I was really torn on how to rate this one. On the one hand, I thoroughly enjoyed this sweet story of Simone’s first boyfriend (although not first partner) and her discovering herself and her sexuality as part of this. Her story of learning who she is and how she deals with her relationship, as well as the struggle of having a relationship when you’re HIV+ is really important in terms of normalising the struggle of stigma which is attached to this disease. As well as that, Simone as a character was really interesting, and had a lot going on. She had a good relationship with her parents and plenty to keep her interesting as a main character.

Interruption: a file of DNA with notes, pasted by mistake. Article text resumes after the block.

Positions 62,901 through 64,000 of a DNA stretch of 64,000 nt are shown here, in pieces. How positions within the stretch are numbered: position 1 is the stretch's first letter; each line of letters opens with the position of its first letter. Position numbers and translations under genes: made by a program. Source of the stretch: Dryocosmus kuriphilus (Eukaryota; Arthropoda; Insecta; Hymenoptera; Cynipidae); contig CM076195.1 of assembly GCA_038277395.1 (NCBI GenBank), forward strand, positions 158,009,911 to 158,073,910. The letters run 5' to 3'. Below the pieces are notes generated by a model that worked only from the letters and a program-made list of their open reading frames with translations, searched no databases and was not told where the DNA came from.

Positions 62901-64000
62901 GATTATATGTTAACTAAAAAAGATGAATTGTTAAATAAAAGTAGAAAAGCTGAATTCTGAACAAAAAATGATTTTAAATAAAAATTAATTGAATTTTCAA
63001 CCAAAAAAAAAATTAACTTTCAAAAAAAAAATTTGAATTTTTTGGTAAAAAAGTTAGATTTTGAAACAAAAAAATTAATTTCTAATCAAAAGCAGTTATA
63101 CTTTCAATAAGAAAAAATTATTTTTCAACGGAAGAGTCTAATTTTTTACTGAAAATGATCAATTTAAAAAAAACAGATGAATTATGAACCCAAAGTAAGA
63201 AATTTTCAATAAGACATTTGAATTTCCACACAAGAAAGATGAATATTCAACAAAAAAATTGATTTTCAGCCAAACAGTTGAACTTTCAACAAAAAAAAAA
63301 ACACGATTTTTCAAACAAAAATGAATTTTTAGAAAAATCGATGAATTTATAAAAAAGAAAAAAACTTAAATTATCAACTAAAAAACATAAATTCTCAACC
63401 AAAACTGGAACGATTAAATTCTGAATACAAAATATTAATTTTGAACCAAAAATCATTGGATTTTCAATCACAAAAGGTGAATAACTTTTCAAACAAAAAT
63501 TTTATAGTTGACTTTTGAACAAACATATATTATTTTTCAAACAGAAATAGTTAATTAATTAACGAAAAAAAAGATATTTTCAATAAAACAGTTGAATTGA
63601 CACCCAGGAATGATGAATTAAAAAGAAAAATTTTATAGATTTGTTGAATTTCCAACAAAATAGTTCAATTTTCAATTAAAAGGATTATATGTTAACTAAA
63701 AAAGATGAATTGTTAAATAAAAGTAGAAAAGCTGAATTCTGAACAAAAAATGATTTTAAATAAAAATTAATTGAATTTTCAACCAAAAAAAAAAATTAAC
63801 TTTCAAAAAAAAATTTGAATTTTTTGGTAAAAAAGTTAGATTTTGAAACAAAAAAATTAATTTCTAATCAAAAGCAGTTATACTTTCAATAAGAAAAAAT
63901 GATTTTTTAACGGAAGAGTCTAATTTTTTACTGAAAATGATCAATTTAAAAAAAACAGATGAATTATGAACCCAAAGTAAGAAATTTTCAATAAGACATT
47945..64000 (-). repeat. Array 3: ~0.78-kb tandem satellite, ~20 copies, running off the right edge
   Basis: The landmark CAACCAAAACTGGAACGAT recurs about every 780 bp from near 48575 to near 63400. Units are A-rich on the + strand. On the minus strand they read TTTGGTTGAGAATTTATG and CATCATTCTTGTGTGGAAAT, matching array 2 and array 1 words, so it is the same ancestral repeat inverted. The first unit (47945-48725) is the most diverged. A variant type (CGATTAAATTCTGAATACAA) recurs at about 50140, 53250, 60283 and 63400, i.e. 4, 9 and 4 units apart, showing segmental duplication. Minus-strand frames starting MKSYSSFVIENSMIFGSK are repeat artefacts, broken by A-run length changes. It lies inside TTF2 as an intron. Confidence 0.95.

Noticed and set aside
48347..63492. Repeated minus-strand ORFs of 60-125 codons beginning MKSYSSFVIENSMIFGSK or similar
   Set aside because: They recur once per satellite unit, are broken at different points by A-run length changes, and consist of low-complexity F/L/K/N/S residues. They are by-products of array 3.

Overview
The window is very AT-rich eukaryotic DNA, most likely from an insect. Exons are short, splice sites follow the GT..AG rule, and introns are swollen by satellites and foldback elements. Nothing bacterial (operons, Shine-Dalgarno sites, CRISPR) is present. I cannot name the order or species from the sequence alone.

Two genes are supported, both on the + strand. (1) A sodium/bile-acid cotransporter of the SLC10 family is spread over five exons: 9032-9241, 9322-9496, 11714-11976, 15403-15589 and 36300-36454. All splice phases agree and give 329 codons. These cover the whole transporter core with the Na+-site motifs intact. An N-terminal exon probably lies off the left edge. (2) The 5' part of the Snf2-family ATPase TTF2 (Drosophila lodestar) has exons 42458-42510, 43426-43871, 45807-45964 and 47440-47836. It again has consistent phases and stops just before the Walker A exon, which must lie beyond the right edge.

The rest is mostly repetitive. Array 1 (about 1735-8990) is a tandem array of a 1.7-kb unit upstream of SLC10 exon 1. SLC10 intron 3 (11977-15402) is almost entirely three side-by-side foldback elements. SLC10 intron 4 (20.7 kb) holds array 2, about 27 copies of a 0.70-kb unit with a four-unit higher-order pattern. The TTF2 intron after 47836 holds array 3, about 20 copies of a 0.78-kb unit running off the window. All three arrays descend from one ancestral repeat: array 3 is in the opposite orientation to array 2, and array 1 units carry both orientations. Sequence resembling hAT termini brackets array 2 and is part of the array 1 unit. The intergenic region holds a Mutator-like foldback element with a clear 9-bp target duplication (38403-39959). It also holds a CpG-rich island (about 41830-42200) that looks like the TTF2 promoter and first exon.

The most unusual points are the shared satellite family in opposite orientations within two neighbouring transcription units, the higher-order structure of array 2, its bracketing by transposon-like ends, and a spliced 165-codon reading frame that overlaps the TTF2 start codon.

However, there was … really a lot going on here. Simone is black, bisexual, HIV+ and a child of queer parents, dealing with discovering her sexuality, coming out, moving to a new school, juggling a new relationship with her (not that old, frankly) friends, plus blackmail, and the threat of being publicly outed as HIV+. Plus she’s got a fraught relationship with her half-brother, there’s more thrown in about one of her fathers being estranged from his family, she’s making new friends in group therapy, AND she’s thinking about embarking on having sex for the first time (plus all the extra thought that has to go into that given her positive status). Plus she has two best friends that she only met a few months ago, she’s still dealing with just having changed schools, and she’s just become the director of the school musical (which, of course, is Rent, for really knocking people over the head with the symbolism). I think my problem is that TOO MUCH was going on here. There were so many moving parts that nothing really got the attention it deserved.